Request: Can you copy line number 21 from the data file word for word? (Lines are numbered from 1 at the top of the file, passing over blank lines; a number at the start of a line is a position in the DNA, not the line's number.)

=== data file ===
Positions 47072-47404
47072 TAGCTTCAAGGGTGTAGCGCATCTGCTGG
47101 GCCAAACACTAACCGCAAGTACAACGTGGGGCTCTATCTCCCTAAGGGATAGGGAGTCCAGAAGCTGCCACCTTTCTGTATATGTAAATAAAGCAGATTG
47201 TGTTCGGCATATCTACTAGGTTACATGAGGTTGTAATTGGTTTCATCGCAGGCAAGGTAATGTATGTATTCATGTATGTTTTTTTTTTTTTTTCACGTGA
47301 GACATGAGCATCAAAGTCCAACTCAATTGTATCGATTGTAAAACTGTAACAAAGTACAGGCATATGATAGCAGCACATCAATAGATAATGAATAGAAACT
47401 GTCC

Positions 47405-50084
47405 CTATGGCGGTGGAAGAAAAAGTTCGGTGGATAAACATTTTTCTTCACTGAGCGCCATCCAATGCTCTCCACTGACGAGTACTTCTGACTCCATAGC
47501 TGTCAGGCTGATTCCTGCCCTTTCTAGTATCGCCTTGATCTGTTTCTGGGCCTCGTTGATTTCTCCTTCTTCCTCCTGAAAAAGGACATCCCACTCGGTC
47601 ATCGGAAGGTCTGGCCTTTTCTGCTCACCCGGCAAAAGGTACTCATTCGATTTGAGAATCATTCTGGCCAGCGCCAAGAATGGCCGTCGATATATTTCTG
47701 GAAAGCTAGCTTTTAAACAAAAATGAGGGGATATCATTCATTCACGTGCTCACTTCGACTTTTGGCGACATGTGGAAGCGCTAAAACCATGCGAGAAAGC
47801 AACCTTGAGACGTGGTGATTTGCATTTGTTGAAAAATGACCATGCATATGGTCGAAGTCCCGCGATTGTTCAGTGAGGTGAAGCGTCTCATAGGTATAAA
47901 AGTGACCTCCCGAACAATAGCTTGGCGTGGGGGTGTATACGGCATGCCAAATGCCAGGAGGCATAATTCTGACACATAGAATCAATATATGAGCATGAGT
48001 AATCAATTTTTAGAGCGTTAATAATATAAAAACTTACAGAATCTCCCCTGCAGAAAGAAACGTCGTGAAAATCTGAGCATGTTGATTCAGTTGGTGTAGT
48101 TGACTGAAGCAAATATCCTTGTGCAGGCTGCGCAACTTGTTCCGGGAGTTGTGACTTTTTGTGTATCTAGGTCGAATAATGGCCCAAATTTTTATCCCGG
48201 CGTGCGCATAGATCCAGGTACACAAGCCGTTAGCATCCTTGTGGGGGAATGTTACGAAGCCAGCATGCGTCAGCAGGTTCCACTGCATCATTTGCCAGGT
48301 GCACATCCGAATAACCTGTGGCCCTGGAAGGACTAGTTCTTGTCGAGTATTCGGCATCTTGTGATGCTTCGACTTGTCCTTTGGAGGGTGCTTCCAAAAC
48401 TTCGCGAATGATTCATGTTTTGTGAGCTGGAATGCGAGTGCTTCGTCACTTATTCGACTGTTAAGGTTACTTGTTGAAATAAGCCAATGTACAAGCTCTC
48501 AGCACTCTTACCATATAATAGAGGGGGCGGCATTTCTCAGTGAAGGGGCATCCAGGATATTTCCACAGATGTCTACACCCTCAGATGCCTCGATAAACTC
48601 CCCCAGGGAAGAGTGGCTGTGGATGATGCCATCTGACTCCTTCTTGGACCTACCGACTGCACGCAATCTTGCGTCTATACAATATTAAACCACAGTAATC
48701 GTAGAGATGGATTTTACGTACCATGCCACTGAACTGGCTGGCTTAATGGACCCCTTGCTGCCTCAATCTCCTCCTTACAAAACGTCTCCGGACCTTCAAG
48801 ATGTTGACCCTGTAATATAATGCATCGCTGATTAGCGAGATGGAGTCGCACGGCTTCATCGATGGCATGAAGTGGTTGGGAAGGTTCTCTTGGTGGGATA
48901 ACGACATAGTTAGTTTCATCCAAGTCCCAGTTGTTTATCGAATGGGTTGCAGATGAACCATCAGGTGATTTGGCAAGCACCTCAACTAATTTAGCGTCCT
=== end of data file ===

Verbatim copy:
48701 GTAGAGATGGATTTTACGTACCATGCCACTGAACTGGCTGGCTTAATGGACCCCTTGCTGCCTCAATCTCCTCCTTACAAAACGTCTCCGGACCTTCAAG